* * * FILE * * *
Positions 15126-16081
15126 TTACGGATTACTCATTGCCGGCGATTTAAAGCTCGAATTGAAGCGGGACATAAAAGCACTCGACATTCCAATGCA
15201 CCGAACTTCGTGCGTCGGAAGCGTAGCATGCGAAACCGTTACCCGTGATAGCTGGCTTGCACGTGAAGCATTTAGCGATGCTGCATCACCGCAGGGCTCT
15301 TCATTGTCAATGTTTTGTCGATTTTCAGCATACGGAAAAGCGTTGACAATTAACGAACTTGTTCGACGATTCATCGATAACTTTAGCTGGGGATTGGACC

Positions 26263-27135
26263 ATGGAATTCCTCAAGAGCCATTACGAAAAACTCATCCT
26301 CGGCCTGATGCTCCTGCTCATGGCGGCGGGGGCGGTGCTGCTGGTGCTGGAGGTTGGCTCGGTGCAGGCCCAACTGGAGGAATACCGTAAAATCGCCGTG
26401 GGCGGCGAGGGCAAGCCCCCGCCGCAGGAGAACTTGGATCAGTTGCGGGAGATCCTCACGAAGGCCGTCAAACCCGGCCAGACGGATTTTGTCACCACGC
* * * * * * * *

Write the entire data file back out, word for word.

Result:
Positions 15126-16081
15126 TTACGGATTACTCATTGCCGGCGATTTAAAGCTCGAATTGAAGCGGGACATAAAAGCACTCGACATTCCAATGCA
15201 CCGAACTTCGTGCGTCGGAAGCGTAGCATGCGAAACCGTTACCCGTGATAGCTGGCTTGCACGTGAAGCATTTAGCGATGCTGCATCACCGCAGGGCTCT
15301 TCATTGTCAATGTTTTGTCGATTTTCAGCATACGGAAAAGCGTTGACAATTAACGAACTTGTTCGACGATTCATCGATAACTTTAGCTGGGGATTGGACC

Positions 26263-27135
26263 ATGGAATTCCTCAAGAGCCATTACGAAAAACTCATCCT
26301 CGGCCTGATGCTCCTGCTCATGGCGGCGGGGGCGGTGCTGCTGGTGCTGGAGGTTGGCTCGGTGCAGGCCCAACTGGAGGAATACCGTAAAATCGCCGTG
26401 GGCGGCGAGGGCAAGCCCCCGCCGCAGGAGAACTTGGATCAGTTGCGGGAGATCCTCACGAAGGCCGTCAAACCCGGCCAGACGGATTTTGTCACCACGC